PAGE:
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There's no denying it – apprenticeships in the legal sector are gaining momentum. The traditional route to being a lawyer is being challenged by, among other things, the Legal Education and Training Review, the rise of legal executives, increasing paralegal numbers, and alternative business structures.
For law graduates not going on to the LPC or BPTC, a career as a professional paralegal is a real alternative. Being a paralegal is not the same as being a lawyer, but as doctors are supported by skilled nurses, so too solicitors are supported by skilled paralegals. And as with nurses, nowadays paralegals are becoming a recognised professional group in their own right.
The Independent parental special education advice is a registered charity which provides free advice to parents of children with special educational needs on such matters as dealing with local authorities, exclusions from schools and discrimination. Volunteers can work on the charity’s general advice line, for its tribunal support service or just provide general help in the office.
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2 days ago
A 4-strong mooting team from City Law School has won the European Human Rights Moot Court Competition. http://t.co/DArRwAyjrm
2 days ago
Hundreds of lawyers have marched on Westminster to protest against vile legal aid cuts. #just4justice http://t.co/sHTOK8HDjj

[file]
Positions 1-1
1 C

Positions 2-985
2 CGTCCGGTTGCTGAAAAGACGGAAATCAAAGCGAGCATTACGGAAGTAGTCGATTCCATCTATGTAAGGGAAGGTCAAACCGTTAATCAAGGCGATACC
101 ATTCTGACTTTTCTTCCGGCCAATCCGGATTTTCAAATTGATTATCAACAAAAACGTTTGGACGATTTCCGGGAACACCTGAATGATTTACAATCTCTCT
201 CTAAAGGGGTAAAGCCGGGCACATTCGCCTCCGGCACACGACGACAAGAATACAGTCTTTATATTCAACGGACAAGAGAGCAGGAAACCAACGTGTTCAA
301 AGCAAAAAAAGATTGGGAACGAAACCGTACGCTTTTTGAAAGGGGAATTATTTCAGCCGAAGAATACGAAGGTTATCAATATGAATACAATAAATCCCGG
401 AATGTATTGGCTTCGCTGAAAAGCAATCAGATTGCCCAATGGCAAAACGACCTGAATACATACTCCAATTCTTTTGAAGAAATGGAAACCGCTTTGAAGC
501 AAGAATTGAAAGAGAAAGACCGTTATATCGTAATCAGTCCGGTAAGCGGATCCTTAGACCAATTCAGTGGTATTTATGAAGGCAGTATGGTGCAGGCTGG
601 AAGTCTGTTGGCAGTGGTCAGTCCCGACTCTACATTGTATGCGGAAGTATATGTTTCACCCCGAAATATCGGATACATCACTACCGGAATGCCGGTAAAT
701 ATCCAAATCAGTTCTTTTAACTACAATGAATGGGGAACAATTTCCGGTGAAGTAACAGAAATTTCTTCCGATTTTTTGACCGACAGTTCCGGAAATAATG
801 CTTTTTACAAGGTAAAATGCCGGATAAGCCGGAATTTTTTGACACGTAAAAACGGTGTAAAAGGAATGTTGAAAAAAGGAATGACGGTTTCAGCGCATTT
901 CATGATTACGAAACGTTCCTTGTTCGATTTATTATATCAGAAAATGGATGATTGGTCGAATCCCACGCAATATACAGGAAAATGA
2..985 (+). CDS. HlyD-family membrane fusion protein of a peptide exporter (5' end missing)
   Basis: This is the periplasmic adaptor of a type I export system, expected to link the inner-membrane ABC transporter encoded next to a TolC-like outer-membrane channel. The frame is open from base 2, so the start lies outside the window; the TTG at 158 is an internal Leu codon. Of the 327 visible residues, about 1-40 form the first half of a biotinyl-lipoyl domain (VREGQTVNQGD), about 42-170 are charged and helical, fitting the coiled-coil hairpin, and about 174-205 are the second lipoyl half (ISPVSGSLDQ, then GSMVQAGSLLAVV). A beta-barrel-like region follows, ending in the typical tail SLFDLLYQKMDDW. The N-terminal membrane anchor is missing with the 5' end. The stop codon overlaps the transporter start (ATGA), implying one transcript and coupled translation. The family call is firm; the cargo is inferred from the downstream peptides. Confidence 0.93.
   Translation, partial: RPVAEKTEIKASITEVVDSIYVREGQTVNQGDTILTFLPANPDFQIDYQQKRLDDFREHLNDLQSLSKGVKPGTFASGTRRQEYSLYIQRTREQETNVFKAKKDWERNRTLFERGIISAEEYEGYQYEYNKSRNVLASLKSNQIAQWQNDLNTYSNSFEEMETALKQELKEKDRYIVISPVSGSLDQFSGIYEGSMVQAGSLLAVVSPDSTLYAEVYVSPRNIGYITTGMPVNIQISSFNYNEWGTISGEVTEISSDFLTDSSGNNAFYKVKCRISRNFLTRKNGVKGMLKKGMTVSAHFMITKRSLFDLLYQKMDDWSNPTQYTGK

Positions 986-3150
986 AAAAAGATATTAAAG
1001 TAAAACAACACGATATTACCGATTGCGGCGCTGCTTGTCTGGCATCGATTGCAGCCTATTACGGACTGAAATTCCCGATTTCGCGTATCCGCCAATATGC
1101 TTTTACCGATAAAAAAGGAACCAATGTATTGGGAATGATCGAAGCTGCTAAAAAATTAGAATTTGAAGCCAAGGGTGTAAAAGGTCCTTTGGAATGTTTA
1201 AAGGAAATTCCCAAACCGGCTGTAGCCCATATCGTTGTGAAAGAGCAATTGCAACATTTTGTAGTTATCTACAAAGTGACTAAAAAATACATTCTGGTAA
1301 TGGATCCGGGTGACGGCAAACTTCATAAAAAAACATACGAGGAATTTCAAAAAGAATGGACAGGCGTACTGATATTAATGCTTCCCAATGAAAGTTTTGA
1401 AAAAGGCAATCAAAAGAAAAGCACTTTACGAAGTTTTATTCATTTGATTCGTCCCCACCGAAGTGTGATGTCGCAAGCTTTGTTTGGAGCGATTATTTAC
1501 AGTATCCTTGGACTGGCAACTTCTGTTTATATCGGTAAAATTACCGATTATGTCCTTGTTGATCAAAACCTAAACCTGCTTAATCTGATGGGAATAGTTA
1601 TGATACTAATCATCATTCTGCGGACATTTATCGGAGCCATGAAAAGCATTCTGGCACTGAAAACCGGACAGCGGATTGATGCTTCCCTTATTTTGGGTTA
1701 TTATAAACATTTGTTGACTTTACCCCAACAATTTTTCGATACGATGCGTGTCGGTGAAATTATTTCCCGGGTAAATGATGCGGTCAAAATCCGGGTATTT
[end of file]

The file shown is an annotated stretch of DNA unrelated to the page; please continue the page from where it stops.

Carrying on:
3 days ago
Harris da Silva Solicitors, based in London EC1, seeks a trainee solicitor. http://t.co/uCC26bhAnq
In want of a wife?
Marriage is no longer a "truth universally acknowledged", but these five firms all practise family law in locations featured in Pride and Prejudice:
CILEx is the professional body representing around 20,000 trainee and qualified chartered legal executive lawyers. Changes in legislation mean that chartered legal executive lawyers are increasingly on a level playing field with solicitors or barristers, as they can now become judges, advocates and partners in law firms.
The publication of the Legal Education and Training Review in 2013 caused much discussion about what its proposals will mean for the lawyers of the future. Here, Jane Ching of Nottingham Law School, gives her view on its impact.